The universal principles of the guardians of political correctness
By Yair Sheleg | 11/11/2010
The intellectual elite in Israel and in the West maintain a double standard: It does not apply its seemingly universal principles to groups whose philosophy runs counter to the “political correctness” that it seeks to enforce. The liberal approach, in the name of which it speaks, endangers photo: Eyal Izhar
the welfare of the (family and national) collective by positioning individual rights at the center, and the postmodernist approach of the recent decades is riddled with paradoxes and even more serious practical dangers
What do the following values mean to you: the rule of law, a Jewish state, a multicultural state? In Israel of today, these values (with the exception of the third) enjoy a consensus. But surprisingly enough, a closer look at the way in which these values are realized and at the public discourse on them will reveal that these values are applied in a fairly selective manner –in accordance with the political or ideological camp that happens to be involved. For example:
“The rule of law”: This value is applied mainly against settlers, who are enjoined to evacuate outposts and refrain from any illegal activity, but is not applied to Arabs who build illegally in the Galilee and the Negev. Law enforcement itself becomes the target of opposition when it targets the businesses that are kept open illegally on Shabbat, or in the past, in the case of leftist activists who met with PLO members, when this was still against the law.
“A Jewish state”: This value is applied mainly to rightists who are urged to evacuate the territories of Judea and Samaria in order to guarantee Israel's stable Jewish majority. On the other hand, many leftists do not accept the application of this value to Palestinians who demand to receive Israeli citizenship after having married Israeli citizens, despite the fact that the damage to an individual whose request for citizenship is denied is manifestly less serious than the harm caused to an individual whose home and entire community is destroyed.
“A multicultural society”: This is a slogan aimed at expressing opposition to the idea of the “melting pot,” that is the idea of an ethos shared by all sectors of Israeli society. Yael Dayan, a former Knesset member and current Tel Aviv city councilwoman, ostensibly a member the circles that espouse the idea of multiculturalism, recently expressed her wish that “Israel soon turn into one big Tel Aviv,” in other words, that the secular-liberal outlook that is identified with Tel Aviv become the new Israeli “melting pot.” What this means is that under the guise of multiculturalism and interest in the “other,” the elite is in actual fact still telling all Israelis: Be like us. The problem then is not in the concept of a “melting pot,” but rather with its content.
And from the other direction, “to keep an open mind” is a demand directed at those parts of society that are classified as religiously or politically conservative, in the hope of challenging them to give legitimacy to radical ideas that undermine their most basic values, such as the idea that the State of Israel should not be a Jewish state.
The root of evil
What enables the Israeli intellectual elite to exercise a double standard in regard to a long list of subjects, without being at all aware of the intensity of the problematic nature its positions represent? The root of evil appears to go back to the days of the historic Labor party. It was then that the approach that identified the “right” values with the social sector that was in the position of leadership in society first took shape. In other words, nationalism, social justice, the perfection of humanity and the world were not viewed only as worthy values in of themselves. The historic “melting pot” included not only the values but also the human type that created them. The Israeli elite was made up of secular Ashkenazim, preferably kibbutz members, and it didn't hesitate to view all those that did not fit into this description as second-class citizens, even if their values were identical to those of the elite (such as the members of the religious kibbutz movement, or the members of the Labor party of Mizrahi – non Ashkenazi – extraction), and all the more so if their values were different.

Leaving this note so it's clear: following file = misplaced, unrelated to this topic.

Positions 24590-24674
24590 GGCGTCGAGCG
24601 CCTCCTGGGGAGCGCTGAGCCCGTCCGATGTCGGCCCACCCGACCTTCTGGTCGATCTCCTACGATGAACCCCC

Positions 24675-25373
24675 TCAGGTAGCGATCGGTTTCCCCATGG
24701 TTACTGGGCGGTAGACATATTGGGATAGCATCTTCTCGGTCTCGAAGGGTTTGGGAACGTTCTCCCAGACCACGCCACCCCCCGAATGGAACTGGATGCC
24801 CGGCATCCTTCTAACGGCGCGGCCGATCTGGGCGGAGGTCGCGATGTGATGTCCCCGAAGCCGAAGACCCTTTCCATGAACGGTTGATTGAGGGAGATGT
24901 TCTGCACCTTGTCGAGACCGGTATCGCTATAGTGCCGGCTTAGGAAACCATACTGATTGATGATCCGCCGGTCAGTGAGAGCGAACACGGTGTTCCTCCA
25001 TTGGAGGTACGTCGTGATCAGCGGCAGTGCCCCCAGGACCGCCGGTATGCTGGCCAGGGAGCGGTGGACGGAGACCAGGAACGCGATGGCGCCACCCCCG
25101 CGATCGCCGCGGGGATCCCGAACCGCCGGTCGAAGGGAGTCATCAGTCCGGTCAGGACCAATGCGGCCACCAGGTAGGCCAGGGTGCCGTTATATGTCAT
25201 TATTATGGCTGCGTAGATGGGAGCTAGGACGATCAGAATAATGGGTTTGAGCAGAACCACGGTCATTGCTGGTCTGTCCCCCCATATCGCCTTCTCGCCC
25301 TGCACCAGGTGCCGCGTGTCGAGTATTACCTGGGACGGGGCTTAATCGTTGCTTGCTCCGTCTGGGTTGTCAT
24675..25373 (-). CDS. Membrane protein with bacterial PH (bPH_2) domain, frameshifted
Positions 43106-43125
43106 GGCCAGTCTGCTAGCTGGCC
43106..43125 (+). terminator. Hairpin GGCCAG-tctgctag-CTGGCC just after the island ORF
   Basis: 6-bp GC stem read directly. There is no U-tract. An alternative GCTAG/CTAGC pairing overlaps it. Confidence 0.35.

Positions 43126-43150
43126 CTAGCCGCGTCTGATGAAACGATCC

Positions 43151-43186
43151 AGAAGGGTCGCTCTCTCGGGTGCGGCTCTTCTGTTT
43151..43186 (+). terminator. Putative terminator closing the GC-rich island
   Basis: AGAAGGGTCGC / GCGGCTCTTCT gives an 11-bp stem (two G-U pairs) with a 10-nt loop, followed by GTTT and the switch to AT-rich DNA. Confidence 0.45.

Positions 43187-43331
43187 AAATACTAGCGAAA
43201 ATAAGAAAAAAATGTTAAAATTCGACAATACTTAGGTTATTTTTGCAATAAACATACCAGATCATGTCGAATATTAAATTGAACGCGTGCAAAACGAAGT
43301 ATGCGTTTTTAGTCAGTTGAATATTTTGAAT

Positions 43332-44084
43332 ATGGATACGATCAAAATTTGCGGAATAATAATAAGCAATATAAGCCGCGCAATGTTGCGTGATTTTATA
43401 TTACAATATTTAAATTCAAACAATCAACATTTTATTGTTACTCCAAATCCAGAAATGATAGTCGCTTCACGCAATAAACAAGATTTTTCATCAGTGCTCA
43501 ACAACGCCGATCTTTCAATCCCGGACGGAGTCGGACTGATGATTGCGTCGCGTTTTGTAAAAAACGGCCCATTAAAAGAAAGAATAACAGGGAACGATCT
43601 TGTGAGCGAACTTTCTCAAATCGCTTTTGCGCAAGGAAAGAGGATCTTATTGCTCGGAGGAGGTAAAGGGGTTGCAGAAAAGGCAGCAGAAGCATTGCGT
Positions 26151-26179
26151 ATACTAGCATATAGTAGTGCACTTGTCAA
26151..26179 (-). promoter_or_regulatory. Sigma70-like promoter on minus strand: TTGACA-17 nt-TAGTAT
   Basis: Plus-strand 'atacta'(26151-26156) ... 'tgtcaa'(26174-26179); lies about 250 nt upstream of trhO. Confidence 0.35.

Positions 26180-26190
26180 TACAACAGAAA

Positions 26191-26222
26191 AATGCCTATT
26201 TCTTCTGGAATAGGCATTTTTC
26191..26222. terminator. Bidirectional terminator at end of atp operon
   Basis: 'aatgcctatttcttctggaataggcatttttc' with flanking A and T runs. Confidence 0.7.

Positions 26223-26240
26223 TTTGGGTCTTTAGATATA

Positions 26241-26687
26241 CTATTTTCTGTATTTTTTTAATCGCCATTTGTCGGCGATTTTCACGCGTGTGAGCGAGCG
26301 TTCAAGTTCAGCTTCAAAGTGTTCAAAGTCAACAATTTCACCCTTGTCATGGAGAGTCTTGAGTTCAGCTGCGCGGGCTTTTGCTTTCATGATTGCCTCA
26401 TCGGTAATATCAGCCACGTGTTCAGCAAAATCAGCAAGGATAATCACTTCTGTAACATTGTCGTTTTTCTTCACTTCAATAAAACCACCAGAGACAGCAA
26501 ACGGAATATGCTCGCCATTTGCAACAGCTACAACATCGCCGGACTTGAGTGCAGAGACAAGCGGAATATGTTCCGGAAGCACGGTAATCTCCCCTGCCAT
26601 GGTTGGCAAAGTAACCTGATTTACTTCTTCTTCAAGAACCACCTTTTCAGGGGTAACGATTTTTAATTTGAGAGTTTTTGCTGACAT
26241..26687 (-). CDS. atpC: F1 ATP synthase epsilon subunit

The opposition to this distorted aspect of the “melting pot” has created among some intellectuals of the second and third generation of the social sectors that are not Ashkenazi and secular – in particular the radical Mizrahi intellectuals – opposition to the entire concept of the “melting pot,” to the point of being willing to throw out the baby with the bathwater: that is, to relinquish the very existence of a shared ethos in order to refrain from giving any preferential status to the social group that led it in the past and its cultural profile.
Here, there should be a clearly defined distinction between culture, which indeed ought to be diverse, and a value-based ethos, which must have a shared foundation. After all, every society needs shared values, even as it quite rightly rejects granting privileged status to any particular group that seemingly fosters or realizes those values. In fact, this was not a truthful statement: None of these intellectuals suggested relinquishing shared democratic values, and the Mizrahi intellectuals have even demanded that society as a whole accede to a shared ethos of social justice. In other words, those opposed to the “melting pot” did not question the need for a shared ethos: They simply proposed a different content for it.